By Amreen Rehman – An MBA graduate from Pakistan’s top business school
“Roti (food), Kapra (clothes), Makan (housing) and sex! Yes, sex! These are the basic human needs of today that motivate a person to do something. Our politicians have not been successful, because they have failed to address these basic human needs. Maslow’s theory of hierarchy of needs ignores the sex aspect…” The debate goes on in the classroom.
“Now we will watch some interactive videos that will depict human behaviour,” the teacher announces. Next, I see some advertisements revolving around nudity and sex, followed by a useless discussion on how these ads promote successful brands.
I am sitting in a marketing elective course known as Consumer Behaviour, but sex is all I’m hearing. As I look around, I see students of both genders, comfortably and casually watching, laughing and taking part in the discussion, leaving me bewildered and confused.
“Am I the only one feeling ashamed to be part of such a group? Have we lost all our values and morals?” I wonder.
I guess I’m talking about the so-called elite class of students, for whom such topics reflect confidence and boldness. What a pity that we have lost our Haya.
Islam defines Haya as modesty that beautifies our lives. “Haya, an inner control, and modesty in one’s talk are two branches of faith; while ill talk and excess talk are signs of hypocrisy.” (At-Tirmidhi) Haya literally means ‘to be alive’, as it keeps our hearts spiritually energized.
Sadly, we have forgotten what Islam stands for. Islam is our Deen – a complete code of life – and our actions and speech should reflect this. In this very course, my teacher had clearly told us we were not allowed to discuss two topics – religion and politics. In fact, all my teachers feel Islam is just a personal matter.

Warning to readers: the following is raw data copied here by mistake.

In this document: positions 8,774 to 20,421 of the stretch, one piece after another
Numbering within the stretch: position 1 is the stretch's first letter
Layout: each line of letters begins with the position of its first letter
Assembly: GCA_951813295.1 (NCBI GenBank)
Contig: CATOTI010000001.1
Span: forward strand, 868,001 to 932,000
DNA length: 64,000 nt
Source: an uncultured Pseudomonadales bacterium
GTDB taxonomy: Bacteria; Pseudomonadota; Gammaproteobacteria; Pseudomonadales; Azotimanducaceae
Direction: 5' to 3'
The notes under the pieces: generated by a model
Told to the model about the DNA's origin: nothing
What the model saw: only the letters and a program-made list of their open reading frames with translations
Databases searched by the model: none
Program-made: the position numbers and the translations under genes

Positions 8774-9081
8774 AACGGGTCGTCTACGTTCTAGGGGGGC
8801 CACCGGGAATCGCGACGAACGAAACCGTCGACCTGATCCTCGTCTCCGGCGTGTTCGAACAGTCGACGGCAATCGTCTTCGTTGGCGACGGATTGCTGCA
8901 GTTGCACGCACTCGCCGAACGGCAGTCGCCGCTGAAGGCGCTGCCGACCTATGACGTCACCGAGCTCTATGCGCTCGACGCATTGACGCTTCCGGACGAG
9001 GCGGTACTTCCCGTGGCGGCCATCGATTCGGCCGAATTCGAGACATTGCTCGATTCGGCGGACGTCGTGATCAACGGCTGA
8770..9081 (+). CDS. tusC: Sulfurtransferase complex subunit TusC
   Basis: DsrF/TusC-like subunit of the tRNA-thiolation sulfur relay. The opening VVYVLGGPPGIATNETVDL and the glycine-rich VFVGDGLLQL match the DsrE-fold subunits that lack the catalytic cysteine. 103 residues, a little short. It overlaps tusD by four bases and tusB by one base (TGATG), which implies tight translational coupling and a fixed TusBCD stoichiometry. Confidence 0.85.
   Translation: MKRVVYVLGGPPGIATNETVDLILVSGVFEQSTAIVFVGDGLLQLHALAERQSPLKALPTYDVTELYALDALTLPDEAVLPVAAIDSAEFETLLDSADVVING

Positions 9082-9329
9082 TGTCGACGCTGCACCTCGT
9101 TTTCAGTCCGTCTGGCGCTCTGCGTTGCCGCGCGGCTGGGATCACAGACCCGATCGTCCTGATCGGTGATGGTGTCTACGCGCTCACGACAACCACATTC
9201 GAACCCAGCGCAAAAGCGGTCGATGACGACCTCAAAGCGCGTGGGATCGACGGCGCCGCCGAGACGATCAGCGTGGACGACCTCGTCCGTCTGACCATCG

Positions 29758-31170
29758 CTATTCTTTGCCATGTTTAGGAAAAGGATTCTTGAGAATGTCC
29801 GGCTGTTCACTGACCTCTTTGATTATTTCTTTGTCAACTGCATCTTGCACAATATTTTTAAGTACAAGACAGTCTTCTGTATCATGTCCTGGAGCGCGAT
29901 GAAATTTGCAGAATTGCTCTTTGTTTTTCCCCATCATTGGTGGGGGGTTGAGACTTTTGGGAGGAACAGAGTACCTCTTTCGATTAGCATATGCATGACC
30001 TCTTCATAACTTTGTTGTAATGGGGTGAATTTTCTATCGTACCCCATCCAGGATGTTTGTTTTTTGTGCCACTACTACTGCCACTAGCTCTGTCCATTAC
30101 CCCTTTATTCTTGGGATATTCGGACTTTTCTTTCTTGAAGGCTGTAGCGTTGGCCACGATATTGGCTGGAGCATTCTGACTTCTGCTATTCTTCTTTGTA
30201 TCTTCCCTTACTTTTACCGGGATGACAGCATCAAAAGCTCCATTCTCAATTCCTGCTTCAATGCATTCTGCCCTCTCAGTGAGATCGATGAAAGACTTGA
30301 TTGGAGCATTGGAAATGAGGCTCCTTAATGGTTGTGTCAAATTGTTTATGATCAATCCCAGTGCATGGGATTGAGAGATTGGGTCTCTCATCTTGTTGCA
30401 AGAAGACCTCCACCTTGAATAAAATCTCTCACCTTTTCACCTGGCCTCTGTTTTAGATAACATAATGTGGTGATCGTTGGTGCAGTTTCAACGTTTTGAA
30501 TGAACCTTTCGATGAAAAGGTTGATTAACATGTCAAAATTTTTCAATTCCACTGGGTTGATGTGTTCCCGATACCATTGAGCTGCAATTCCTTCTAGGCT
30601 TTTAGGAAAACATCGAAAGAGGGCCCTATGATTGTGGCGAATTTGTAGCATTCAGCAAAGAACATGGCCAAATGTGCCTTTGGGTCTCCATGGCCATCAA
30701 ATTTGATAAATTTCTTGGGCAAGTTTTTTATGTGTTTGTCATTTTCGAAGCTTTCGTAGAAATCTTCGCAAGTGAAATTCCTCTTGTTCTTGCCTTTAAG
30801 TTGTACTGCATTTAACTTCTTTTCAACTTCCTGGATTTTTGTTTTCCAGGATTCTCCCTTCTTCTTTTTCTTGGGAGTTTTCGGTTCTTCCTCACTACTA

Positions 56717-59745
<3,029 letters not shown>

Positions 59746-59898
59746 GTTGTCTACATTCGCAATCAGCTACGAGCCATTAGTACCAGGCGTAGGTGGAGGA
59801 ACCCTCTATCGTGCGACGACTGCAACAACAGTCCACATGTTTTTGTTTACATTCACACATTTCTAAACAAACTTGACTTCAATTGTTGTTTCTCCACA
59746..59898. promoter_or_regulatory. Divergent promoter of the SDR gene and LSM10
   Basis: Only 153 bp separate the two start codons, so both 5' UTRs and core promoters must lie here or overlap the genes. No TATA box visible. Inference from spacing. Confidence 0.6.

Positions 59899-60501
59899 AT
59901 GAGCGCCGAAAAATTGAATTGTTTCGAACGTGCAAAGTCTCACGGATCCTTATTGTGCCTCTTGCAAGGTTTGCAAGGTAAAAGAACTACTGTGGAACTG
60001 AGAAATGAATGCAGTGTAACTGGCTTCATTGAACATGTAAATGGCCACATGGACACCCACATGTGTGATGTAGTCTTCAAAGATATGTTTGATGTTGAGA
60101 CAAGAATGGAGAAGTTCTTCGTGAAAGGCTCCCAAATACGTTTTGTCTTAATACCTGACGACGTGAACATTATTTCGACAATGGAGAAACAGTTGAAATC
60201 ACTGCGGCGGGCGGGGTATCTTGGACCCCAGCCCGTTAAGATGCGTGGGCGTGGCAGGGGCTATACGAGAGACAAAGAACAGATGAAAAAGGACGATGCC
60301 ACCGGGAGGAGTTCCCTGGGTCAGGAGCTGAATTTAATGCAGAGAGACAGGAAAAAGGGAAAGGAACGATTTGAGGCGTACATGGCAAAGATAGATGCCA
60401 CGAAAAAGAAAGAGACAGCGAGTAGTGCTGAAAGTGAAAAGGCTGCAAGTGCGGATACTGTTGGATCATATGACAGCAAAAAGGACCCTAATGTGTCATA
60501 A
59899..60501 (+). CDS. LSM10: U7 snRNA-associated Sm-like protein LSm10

I realize we receive MBA and BBA degrees at the cost of our Deen. Are we spending huge amounts of money in order to debate whether or not gay marriages should be legalized?
This is the state of education in the Islamic Republic of Pakistan. It has made us secular, and though we excel in speaking and writing English more than an ordinary Englishman, it has taken us away from Islam.
Suddenly, my thoughts are disrupted by the sound of the bell. I slowly get up, collect my books and leave the classroom with questions haunting me: “Whatis my identity? Am I a Muslim or have I just become part of the secular class, for whom such concepts as Haya are dead?”
This reminds me of a Hadeeth of the Prophet (sa): “Islam began as something strange and shall return to being something strange. So give glad tidings to the strangers.” (Sahih Muslim)
It is sad to see how far we have deviated from our Deen and have lost our identity as Muslims. In today’s world, people who act upon the true teachings of Islam have become strangers and constitute a minority. But glad tidings to the few strangers for they are the beloved ones.